News is information about current events. It is typically published in newspapers, magazines and on the Internet. It can also be heard on the radio and TV. News is a way of keeping up with what is happening in the world and with the people you care about. It is important to have access to the latest news because it helps you make decisions about your life and the lives of others. News is usually a mix of fact and opinion, but it can be biased in the way it is presented.
The information that makes it into a newspaper, onto the news line-up on the television or radio, or posted on a news website is decided by people who work for the news organization. They are called editors, news directors or even news managers. They sift through recommendations from reporters, assistant editors and other staff members to decide what is newsworthy. They are often referred to as gatekeepers.
News stories are mainly about people, although events that don’t involve humans can also be newsworthy. For example, a hurricane, bush fire or volcanic eruption might make the news. The kind of event that makes news is generally unusual and significant, rather than ordinary or everyday.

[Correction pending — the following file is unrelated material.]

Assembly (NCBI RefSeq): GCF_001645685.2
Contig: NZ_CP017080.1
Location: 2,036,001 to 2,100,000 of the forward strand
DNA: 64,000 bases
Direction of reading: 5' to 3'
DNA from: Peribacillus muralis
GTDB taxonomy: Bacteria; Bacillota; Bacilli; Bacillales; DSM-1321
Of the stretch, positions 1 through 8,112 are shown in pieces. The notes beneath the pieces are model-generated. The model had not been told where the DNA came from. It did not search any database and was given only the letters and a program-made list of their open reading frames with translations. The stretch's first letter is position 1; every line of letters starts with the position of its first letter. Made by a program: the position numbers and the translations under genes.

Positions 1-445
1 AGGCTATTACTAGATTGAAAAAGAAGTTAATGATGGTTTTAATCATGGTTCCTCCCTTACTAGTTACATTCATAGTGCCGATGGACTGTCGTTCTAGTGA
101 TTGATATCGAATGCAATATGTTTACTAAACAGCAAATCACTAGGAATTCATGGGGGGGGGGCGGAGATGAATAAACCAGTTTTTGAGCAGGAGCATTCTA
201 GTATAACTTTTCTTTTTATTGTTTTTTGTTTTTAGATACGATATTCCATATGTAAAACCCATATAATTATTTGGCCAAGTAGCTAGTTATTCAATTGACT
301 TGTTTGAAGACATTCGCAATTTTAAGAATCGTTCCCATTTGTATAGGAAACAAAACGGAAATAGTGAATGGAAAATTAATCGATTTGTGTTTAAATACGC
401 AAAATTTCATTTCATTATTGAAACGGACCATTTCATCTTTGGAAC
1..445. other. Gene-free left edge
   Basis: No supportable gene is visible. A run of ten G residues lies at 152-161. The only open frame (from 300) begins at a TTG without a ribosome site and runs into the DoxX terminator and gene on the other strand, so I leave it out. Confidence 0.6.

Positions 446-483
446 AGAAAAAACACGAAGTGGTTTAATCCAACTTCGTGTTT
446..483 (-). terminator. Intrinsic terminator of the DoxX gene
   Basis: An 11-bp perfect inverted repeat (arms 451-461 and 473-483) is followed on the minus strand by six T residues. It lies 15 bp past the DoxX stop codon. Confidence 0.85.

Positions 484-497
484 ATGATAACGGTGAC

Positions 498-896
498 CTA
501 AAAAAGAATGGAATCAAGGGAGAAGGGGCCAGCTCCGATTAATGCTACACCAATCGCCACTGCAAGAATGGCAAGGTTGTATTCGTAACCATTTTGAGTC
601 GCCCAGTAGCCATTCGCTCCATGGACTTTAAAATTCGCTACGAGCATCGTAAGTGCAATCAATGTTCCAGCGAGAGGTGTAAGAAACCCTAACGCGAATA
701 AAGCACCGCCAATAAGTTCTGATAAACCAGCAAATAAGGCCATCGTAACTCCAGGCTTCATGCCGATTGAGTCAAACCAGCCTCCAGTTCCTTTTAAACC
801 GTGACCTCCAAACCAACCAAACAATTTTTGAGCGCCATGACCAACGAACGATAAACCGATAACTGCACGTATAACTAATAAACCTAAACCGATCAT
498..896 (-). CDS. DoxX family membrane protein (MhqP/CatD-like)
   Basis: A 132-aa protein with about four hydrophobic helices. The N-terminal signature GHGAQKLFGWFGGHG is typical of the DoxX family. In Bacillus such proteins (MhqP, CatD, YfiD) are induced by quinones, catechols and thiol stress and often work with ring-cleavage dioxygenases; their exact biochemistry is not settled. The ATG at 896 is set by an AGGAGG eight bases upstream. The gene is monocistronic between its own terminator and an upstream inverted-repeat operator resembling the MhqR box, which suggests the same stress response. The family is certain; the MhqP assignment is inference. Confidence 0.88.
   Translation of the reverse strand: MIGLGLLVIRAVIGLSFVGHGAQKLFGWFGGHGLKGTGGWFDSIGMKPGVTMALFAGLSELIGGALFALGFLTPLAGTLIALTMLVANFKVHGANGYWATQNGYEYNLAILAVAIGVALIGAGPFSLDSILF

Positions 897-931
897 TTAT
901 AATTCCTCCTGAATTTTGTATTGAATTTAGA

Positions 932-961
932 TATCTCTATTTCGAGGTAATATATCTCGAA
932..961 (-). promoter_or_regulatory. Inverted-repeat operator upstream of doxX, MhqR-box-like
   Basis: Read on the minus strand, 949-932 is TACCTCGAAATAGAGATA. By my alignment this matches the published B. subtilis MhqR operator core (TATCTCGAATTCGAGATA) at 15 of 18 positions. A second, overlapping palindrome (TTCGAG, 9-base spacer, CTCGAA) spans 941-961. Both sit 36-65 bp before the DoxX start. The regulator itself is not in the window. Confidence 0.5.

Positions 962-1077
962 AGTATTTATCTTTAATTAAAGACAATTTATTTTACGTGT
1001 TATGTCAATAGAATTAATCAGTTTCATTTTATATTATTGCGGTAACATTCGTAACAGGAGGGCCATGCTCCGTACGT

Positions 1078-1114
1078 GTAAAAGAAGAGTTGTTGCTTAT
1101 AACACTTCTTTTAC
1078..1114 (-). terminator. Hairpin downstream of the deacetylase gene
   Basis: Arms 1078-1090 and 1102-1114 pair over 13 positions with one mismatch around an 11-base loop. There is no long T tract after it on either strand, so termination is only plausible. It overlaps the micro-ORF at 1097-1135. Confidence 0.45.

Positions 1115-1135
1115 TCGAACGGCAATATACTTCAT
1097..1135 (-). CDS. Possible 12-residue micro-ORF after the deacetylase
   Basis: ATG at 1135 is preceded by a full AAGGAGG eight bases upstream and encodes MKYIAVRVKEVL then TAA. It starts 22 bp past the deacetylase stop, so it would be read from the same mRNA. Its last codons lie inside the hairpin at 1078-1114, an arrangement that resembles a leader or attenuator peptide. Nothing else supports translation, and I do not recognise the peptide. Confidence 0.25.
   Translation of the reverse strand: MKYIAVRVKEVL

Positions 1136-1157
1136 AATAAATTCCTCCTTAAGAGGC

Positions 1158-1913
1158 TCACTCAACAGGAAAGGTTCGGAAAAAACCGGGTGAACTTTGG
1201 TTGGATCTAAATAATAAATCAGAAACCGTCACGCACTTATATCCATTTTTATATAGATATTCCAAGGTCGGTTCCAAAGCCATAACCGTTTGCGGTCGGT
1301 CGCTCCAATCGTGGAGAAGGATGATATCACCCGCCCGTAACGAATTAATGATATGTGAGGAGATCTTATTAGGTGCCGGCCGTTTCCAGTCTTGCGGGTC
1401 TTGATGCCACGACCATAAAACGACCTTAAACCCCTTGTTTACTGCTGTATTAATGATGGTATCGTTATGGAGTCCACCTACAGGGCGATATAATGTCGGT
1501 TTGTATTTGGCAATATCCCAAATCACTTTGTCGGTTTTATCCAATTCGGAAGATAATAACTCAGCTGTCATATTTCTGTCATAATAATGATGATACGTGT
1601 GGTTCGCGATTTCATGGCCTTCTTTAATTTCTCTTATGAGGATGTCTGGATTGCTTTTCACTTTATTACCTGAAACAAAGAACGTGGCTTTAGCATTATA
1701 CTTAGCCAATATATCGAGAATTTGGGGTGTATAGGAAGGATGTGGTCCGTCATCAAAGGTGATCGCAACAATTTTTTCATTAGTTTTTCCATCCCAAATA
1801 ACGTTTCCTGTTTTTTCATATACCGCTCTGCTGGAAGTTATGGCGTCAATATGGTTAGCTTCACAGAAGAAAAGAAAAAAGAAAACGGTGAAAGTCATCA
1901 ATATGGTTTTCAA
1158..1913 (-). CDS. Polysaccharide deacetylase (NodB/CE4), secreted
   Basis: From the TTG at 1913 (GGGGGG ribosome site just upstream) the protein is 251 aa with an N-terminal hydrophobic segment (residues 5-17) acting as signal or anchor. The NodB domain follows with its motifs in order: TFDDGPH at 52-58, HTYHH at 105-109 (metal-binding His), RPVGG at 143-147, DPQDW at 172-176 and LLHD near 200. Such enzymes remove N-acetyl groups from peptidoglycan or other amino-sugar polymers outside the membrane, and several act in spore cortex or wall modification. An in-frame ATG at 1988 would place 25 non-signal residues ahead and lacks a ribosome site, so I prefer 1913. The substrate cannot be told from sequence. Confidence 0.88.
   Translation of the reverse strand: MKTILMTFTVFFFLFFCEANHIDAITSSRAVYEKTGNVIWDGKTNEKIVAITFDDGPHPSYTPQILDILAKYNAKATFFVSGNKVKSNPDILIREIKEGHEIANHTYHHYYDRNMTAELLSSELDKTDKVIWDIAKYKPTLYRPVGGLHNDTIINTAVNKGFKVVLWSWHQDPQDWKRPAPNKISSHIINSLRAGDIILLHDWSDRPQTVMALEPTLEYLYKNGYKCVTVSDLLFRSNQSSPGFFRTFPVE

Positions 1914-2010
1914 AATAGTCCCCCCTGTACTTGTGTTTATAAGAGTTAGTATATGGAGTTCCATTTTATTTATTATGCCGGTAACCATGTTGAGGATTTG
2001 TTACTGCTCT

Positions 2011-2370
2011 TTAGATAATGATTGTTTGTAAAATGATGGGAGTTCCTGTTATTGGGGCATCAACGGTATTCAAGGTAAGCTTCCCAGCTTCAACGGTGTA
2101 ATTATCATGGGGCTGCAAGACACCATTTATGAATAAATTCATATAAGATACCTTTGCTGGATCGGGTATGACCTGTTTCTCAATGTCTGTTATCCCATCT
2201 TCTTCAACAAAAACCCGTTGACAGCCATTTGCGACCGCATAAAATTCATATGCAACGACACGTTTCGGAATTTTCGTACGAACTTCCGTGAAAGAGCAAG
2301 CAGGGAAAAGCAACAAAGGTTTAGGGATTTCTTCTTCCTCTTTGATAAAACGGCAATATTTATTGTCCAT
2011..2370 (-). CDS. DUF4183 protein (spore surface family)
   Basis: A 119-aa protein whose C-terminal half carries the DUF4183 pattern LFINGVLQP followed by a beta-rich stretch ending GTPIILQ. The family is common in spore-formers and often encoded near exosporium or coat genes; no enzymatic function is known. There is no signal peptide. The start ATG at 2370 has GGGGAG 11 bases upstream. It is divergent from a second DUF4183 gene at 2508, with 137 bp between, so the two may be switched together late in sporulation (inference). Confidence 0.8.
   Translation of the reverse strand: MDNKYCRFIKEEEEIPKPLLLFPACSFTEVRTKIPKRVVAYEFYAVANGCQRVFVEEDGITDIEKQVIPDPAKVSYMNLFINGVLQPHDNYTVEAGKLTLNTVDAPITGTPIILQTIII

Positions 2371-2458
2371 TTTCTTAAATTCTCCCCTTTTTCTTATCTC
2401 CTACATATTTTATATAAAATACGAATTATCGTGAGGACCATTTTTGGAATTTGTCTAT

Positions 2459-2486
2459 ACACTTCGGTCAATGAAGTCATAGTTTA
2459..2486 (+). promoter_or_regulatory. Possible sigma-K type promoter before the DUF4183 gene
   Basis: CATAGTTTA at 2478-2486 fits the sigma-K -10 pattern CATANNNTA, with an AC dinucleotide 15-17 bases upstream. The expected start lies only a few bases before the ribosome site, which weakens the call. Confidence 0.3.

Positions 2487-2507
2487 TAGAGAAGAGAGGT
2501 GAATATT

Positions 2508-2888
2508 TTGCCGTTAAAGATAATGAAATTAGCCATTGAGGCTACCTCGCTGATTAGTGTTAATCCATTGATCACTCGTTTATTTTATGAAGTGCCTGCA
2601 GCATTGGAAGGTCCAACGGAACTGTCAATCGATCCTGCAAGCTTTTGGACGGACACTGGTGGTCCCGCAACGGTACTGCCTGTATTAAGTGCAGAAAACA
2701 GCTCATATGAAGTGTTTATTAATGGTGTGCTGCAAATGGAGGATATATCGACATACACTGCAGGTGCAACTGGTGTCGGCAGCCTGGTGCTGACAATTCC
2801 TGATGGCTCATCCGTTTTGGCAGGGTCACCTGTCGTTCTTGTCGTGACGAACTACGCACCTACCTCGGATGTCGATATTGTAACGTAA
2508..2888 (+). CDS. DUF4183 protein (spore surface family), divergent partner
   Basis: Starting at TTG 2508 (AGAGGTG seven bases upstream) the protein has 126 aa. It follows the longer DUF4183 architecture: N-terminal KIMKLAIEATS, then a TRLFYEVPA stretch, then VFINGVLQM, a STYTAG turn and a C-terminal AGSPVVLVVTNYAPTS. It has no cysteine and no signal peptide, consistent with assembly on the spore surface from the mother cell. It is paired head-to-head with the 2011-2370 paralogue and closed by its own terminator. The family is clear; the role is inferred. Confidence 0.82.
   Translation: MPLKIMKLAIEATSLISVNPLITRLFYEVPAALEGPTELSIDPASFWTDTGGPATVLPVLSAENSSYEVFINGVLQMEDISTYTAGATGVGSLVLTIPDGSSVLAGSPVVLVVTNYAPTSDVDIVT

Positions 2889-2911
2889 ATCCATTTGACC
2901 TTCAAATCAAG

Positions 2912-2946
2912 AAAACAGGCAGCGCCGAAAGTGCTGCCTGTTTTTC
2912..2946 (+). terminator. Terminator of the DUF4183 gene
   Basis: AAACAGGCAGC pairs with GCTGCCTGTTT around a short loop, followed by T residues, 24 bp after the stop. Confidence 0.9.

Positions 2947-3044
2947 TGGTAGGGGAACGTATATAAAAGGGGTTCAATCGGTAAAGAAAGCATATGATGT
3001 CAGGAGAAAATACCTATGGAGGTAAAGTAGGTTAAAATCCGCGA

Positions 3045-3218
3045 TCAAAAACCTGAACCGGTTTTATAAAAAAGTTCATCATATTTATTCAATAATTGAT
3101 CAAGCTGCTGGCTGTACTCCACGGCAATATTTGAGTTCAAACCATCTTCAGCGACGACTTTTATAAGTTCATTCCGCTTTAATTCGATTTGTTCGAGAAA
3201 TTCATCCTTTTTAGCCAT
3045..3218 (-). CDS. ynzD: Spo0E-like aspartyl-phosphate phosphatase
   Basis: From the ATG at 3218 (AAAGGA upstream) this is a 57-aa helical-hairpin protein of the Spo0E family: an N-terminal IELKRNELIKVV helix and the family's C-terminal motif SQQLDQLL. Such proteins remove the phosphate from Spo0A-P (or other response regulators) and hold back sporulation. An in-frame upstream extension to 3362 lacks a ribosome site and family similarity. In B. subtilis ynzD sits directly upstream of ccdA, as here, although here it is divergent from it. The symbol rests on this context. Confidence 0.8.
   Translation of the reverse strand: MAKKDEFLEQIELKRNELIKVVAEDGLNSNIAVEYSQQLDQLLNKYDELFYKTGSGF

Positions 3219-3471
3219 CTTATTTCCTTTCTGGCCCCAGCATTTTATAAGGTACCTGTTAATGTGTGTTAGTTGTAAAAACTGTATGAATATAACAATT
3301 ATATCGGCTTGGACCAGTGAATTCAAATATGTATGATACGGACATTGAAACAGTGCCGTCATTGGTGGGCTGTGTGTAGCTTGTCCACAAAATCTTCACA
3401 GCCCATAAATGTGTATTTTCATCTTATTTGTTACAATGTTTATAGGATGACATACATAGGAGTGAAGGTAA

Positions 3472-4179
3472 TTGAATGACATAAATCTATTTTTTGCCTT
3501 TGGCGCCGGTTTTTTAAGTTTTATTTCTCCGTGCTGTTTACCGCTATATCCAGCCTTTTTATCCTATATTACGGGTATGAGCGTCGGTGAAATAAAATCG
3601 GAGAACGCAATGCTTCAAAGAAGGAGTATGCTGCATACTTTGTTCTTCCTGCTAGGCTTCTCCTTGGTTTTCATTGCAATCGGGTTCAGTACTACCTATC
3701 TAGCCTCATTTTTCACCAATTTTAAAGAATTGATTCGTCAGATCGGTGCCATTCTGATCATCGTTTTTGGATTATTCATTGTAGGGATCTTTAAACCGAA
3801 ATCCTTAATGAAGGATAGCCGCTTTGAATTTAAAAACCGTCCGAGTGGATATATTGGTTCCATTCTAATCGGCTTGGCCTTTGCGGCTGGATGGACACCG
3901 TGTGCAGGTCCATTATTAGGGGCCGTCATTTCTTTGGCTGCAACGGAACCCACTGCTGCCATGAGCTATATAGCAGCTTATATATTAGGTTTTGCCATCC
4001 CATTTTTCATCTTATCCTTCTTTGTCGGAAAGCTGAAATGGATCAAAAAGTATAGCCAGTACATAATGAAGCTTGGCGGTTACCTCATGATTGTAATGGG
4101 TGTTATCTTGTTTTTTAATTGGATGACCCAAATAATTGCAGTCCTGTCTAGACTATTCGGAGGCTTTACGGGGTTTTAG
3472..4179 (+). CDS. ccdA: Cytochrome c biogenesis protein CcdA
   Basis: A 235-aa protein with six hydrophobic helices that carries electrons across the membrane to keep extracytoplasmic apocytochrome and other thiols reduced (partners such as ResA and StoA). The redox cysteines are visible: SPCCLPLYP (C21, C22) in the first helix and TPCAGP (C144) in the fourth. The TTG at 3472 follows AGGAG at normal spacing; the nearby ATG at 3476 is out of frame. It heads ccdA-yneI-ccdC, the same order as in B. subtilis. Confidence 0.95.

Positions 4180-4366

What makes news is also a matter of taste, and what is interesting or important in one society may not be in another. People may not want to read about a man catching the bus to work, for example, but they might be interested in the story of an elderly person who does so every day.
A good news article needs to grab the reader, be told quickly so that readers can follow the news in a busy period of their lives, be presented clearly so that they can understand it, be written in a picturesque way to hold their attention, and be accurate so that they know what is true. It also needs to be unbiased.
It is difficult to write a completely unbiased piece of news, but journalists try to make the most objective judgements they can. They are trained to ask themselves questions about the five W’s of journalism (who, what, where, when and why) to determine if something is worthy of news coverage. They are also trained to use sources with different viewpoints and to verify the facts before publishing a story. They are not expected to edit for personal opinions, although they will sometimes check the spelling and grammar of their articles. In some cases they will run their copy through workflow, a process where colleagues read the article to ensure that it is fact-checked and free from grammatical errors before publication. They will also often use a range of editing software to improve the look of their articles. They are also trained to consider the impact of their writing on their audience, which is an essential part of making their judgments about what is newsworthy. They will often test the effectiveness of their writing by presenting it to small groups of people to get feedback and to see what effect it has.